With a hansom cab secured, Alastair and the scarecrow forcibly placed Thom into it. Alastair had to pinch his nose against the stench coming off the homeless helper. He next paid the driver in advance and shelled out the second of two bits to the seedy-looking, sad-eyed fellow who'd jumped at the chance to earn it.

The city is full of such blokes
, he thought, and dug deeper for another five cents. Overhead, a public gaslight flickered as if to go out, followed by another and another, yet the night was still, windless, the trees limp. Orders perhaps from authorities? Shut off the lights and people might disperse? The gas lamps were covered, protected from the wind, and the flow of gas controlled. When the lights flickered out for the final time, it threw the remaining mourners into darkness.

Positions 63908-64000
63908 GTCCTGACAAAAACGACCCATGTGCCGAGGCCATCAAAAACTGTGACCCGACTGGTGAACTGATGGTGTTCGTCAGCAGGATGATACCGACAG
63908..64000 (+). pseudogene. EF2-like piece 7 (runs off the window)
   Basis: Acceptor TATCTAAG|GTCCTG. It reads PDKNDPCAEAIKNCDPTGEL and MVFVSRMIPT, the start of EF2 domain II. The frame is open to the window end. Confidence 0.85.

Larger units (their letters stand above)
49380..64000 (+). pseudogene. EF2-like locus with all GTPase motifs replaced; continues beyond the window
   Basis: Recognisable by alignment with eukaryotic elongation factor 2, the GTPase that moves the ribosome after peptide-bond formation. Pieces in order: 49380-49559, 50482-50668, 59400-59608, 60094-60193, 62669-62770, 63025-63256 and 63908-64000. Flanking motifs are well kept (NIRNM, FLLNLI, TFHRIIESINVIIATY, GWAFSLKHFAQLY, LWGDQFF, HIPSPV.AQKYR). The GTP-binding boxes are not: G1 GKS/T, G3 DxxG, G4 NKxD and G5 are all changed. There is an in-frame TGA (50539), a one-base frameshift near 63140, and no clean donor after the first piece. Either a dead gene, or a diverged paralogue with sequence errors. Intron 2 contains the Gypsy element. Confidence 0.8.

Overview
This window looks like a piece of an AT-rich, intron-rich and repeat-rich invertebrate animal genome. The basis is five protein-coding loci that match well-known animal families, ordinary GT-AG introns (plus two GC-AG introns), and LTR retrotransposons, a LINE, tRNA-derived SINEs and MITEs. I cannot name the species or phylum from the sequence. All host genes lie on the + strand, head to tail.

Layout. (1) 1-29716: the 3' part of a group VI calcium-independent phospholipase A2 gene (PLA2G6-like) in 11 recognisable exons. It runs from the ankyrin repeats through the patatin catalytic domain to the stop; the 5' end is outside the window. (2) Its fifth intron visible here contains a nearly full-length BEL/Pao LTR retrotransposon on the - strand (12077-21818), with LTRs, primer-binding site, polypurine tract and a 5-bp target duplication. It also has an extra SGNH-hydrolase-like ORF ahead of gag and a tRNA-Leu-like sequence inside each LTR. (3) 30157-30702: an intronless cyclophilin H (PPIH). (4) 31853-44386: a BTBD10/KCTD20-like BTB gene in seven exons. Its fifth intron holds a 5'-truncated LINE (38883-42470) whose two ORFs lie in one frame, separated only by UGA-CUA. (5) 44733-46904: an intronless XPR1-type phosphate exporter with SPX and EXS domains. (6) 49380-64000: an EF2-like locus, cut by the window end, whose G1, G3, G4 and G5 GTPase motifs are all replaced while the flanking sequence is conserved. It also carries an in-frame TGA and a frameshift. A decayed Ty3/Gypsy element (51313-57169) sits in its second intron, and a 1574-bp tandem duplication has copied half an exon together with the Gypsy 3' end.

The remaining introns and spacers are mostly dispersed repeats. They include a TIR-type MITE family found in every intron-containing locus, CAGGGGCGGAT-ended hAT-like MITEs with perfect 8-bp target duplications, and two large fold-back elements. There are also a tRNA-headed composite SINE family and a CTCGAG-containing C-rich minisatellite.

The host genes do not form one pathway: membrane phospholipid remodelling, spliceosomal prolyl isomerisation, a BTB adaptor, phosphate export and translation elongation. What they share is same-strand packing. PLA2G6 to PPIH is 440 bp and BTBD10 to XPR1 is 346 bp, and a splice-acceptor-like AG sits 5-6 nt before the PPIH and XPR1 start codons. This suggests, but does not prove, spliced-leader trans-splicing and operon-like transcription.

Against all reason, this Chicago crowd began to shout that it'd been Mayor Harrison's doing, shutting down the lights so magically, although it occurred every morning come twilight. This crowd wanted to believe that Carter Harrison's spirit still had a hand on the controls. As if the mayor's own spirit had blown past the lamps and over the crowd. But of course Alastair reasoned that this was but a ludicrous fantasy, like something out of a romance novel like
Jane Eyre.

He looked up at the mayor's house, where he made out Jane's silhouette as Dr. Tewes going about the parlor, and in a moment he saw her hugging Mrs. Harrison, whose own silhouette shivered and sobbed behind the lace curtains.

Alastair quietly counseled himself. “Perhaps Jane can do some good in there after all.”